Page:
Showing posts with label FHA Mortgage insurance. Show all posts
Showing posts with label FHA Mortgage insurance. Show all posts

KENTUCKY FHA LOANS VS CONVENTIONAL FINANCING IN KENTUCKY

KENTUCKY FHA LOANS VS CONVENTIONAL FINANCING IN KENTUCKY



Conventional Mortgages.


Banks consider their interests first and protect them by not lending to people they considers poor risks. What constitutes a "poor risk" varies from lender to lender, but the general gist would be anyone whose credit score is 619 or less. Other attributes, such as income level, length of time in current dwelling, and previous loan history all factor into a private lender's decision. As always, the more anyone does notneed the money, the higher the degree of likelihood the bank will lend to that person.


Kentucky FHA Loans


Mortgages that come from the Federal Housing Administration are easier to get than private mortgages, but they will usually have a higher interest rate over the long haul than private mortgages. The FHA has its root during Franklin Roosevelt's administration during the Great Depression. Thousands upon thousands of Americans had either lost their homes in the debacle or were about to lose them. Shorn of their credit rating and nearly penniless, they had no hope of qualifying for loans even if the banks were in a position to lend, which many were not.

The FHA oversaw the lending of money to these desperate people and insured the debts, which contributed to the overall consumer confidence, the lack of which had contributed to the economic devastation of the Great Depression. In the modern era, the practice of the FHA is to oversee the lending money to people who have at least a 500 credit score. 

If the person's credit score is from 500-579, then the person must put 10 percent down. If the person's credit score is from 580-619, then the person must put down 5 percent. This is in contrast to standard mortgage loans where the person is allowed, in certain circumstances, to put down as little as 3 percent.


The Mortgage Insurance Difference on for FHA and Conventional Loans in Kentucky

There are three key differences:


Standard mortgages require you to have personal mortgage insurance, or PMI, if the homeowner has less than 20 percent equity in the home.

Standard mortgages require only PMI. FHA loans require borrowers to have two kinds of insurance: the up front mortgage insurance premium, or UFMIP, and the mortgage insurance premium, or MIP.

The cost of PMI is tied to a borrowers credit score whereas FHA insurance is not.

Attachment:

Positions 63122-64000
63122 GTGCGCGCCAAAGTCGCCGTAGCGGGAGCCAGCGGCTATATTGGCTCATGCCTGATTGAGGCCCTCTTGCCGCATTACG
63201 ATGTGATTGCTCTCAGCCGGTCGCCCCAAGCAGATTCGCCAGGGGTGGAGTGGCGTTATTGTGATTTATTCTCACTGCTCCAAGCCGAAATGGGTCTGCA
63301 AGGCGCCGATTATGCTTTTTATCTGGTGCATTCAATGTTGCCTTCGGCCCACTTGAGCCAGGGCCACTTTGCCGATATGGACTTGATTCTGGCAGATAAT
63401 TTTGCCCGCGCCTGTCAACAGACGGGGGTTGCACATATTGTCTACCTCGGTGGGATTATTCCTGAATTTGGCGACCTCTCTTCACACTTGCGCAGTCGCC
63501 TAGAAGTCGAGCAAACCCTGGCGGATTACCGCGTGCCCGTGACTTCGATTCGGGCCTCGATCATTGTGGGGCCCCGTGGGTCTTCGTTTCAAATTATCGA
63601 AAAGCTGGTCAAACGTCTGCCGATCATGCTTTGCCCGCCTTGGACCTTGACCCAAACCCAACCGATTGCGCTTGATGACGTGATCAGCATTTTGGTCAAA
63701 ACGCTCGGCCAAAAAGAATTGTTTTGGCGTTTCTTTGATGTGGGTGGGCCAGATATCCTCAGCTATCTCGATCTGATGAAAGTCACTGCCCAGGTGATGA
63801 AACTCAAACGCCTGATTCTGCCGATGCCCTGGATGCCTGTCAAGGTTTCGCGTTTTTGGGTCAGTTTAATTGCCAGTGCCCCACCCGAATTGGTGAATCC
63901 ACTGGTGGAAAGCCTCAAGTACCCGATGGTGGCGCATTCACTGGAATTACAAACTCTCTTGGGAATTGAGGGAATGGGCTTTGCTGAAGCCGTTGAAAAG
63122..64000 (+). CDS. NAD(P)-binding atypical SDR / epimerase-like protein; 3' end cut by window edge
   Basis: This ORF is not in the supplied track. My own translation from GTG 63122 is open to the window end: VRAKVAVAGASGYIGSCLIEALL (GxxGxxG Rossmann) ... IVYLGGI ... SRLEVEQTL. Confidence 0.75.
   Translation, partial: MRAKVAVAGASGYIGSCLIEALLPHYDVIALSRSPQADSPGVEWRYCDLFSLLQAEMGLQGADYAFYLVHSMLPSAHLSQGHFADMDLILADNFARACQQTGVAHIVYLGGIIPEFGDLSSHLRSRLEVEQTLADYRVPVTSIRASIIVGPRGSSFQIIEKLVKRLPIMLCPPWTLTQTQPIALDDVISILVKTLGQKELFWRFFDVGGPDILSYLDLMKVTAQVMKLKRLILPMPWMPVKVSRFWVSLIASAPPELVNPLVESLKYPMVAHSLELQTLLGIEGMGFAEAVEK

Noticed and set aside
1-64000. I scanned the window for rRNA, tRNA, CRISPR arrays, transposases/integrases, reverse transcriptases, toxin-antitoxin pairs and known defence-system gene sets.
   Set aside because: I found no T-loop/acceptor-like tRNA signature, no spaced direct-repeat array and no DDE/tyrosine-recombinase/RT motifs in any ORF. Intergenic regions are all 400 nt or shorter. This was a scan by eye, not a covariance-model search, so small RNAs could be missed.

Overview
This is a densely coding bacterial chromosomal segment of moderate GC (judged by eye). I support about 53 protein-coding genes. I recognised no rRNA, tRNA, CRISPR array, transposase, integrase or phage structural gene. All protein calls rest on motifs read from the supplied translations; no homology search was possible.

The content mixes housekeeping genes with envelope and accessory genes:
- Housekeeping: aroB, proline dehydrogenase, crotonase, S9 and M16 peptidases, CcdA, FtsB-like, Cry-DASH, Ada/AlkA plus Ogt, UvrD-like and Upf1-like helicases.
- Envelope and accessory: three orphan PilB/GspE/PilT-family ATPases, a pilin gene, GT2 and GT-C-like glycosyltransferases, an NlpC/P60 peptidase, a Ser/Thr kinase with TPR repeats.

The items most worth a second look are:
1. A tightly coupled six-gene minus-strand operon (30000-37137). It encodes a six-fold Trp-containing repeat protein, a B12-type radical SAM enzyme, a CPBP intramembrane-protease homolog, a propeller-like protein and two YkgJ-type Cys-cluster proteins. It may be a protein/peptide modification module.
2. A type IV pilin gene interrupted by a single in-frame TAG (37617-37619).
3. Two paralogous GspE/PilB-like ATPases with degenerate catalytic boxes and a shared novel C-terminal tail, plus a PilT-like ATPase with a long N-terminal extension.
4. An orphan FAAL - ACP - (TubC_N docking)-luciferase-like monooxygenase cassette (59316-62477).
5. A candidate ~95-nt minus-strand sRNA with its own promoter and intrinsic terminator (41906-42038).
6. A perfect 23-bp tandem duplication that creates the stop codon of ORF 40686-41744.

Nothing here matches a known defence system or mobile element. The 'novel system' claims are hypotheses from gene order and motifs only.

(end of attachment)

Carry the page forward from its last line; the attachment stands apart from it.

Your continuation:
While FHA insurance remains the same cost regardless of a borrower's debt-to-income ratio, it is the more expensive of the two options. Still, the less expensive standard PMI is unavailable to borrowers whose credit is lower than 620. Also, PMI ismore expensive when a borrower's credit is between 620 and 680. A borrower is allowed to cancel PMI before the expiration of the term, too, whereas an FHA borrower is not allowed to do so.

In both standard and FHA loans, the insurance in question protects the lender more than the borrower. Basically, it's there to make sure the lender gets paid in the case of a default. Remember, even though the FHA is a government program, the money comes from private lenders. The FHA insurance makes it more palatable for those lenders to lend to people without good credit because it protects them from loss.


The Final Word


When borrowing money for a mortgage, the borrower should carefully weigh the pros and cons of each kind of mortgage before proceeding. Of course, with solid credit, good income, and a good payment history, it probably wouldn't be necessary to take out an FHA loan, but every case is different, and borrowers should consider all options before "signing on the dotted line."

Conventional vs. FHA vs. VA loans

CONVENTIONAL LOANSFHA LOANSVA LOANS
Minimum Credit Score620500 with 10% down; 580 with 3.5% downNo minimum score
Loan Limits$548,250 to $822,375 for conforming loans$356,362 to $822,375 for single-family homesNo loan limits
Down payment Minimum3%3.5%No down payment required
Extra FeesPMI required with down payment of less than 20%Upfront mortgage insurance of 1.75% and ongoing fee of 0.45% to 1.05%Upfront funding fee of 1.4% to 3.6%


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Joel Lobb
Mortgage Loan Officer
Individual NMLS ID #57916

American Mortgage Solutions, Inc.

Text/call:      502-905-3708
fax:            502-327-9119
email:
          kentuckyloan@gmail.com



What is Mortgage Insurance for a Kentucky Mortgage Loan Approval?


What is Mortgage Insurance?

If you can’t pay your mortgage, mortgage insurance protects your lender from financial loss. It doesn’t provide any coverage for your home; it only protects your mortgage lender. If you put less than 20% down on a home purchase, the lender considers your mortgage to have a higher risk. Therefore, mortgage insurance protects their investment if you stop making loan payments.


When Are You Required to Have Mortgage Insurance?